I’m excited to be starting my “new school year” as a blogger here on Healthland — and what better way to begin than with news about boosting your ability to learn, using neuroscience! One of the hottest articles flying around the Web today is Benedict Carey’s great New York Times science story headlined “Forget What You Know About Good Study Habits.”
In it, Carey shows, among other things, why the conventional wisdom about learning — getting into the habit of studying in the same place each time — is wrong. How come? Essentially, making studying monotonous contradicts key aspects of what we know about learning. Novelty is a key part of the connections that ease learning. Studies find that simply switching study rooms helps make new associations and keep them fresh. Carey writes:
The brain makes subtle associations between what it is studying and the background sensations it has at the time, the authors say, regardless of whether those perceptions are conscious. It colors the terms of the Versailles Treaty with the wasted fluorescent glow of the dorm study room, say; or the elements of the Marshall Plan with the jade-curtain shade of the willow tree in the backyard. Forcing the brain to make multiple associations with the same material may, in effect, give that information more neural scaffolding.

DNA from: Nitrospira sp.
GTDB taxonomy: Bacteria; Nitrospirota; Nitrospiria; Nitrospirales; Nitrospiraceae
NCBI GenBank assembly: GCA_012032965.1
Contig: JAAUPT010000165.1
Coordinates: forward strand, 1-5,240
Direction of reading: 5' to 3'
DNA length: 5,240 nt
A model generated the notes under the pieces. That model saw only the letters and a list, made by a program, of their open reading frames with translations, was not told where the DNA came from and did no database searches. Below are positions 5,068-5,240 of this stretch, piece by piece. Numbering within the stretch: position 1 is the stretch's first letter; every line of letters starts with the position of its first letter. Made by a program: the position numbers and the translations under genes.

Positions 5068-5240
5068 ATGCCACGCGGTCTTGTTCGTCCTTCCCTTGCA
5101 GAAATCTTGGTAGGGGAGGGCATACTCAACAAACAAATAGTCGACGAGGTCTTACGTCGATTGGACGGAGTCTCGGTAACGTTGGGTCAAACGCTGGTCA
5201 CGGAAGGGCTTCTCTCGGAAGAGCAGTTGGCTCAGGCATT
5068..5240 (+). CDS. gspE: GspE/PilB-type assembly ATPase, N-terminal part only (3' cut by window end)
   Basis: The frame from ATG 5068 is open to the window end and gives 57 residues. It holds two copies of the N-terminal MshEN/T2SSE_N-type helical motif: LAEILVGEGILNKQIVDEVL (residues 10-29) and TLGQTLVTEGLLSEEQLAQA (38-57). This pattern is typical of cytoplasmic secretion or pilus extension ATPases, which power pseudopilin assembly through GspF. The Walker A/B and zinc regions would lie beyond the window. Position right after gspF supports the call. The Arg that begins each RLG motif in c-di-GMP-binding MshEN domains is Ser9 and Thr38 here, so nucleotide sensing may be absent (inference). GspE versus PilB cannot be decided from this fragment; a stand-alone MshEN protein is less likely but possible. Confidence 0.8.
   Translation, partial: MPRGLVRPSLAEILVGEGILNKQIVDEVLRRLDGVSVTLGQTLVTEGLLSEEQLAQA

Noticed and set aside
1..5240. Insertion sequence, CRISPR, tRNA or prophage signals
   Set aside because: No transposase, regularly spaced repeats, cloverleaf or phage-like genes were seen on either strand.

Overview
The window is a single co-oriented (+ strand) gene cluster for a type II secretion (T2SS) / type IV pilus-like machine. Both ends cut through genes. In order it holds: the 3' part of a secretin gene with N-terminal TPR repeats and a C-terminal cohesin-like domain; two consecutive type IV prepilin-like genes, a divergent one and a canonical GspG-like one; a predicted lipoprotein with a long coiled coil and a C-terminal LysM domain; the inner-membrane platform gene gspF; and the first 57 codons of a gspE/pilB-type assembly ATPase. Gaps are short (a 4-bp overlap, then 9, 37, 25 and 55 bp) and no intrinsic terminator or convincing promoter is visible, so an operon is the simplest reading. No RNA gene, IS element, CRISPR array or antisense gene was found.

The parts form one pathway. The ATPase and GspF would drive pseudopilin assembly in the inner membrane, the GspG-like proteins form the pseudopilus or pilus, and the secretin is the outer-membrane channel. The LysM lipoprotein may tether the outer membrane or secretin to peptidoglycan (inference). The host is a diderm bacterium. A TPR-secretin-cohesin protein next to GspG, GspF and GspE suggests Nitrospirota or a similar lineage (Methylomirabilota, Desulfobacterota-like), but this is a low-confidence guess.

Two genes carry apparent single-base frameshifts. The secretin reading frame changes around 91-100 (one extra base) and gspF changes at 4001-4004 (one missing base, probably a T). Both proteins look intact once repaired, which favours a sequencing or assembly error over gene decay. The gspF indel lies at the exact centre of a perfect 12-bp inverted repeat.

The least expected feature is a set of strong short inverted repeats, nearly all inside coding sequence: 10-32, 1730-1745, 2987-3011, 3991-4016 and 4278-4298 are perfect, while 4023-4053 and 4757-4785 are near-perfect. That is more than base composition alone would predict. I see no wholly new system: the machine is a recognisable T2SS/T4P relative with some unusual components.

“What we think is happening here is that, when the outside context is varied, the information is enriched, and this slows down forgetting,” said Dr. Bjork, the senior author of the two-room experiment.
Throughout the NYT piece, Carey illustrates that, in education as in medicine, we have a big problem moving from research evidence into practice.
Incidentally, here’s another study tip based on research evidence about how the brain learns by association. Learning is, to a large extent, “state dependent.” What that means is that if you study something while anxious, happy or while experiencing some form of altered consciousness, you will remember it better if you are in that same state again when you are tested for what you’ve learned.
While I definitely recommend against studying while intoxicated and certainly don’t condone test-taking while under the influence, oddly enough, this research (much of which was done with drugs) does suggest that recall may be improved by trying to match your studying and test-taking emotional states. This may account for part of why last-minute cramming sometimes helps — you are anxious both while studying and while taking the test.
Research also finds that while mild to moderate stress increases learning, severe stress can impair memory. Extreme stress can actually cause the higher regions of the brain to shut down, shunting mental energy into areas devoted to aiding the fight-or-flight instinct. So, absolute panic will worsen performance even if you are panicked both while studying and during the test.
Stimulants as mild as caffeine can produce state-dependent learning boosts — so if you drink coffee or soda while studying, drink them before the test, too.
For people who use medication for ADHD, testing and studying should either both be done medicated or unmedicated to maximize state-dependence effects.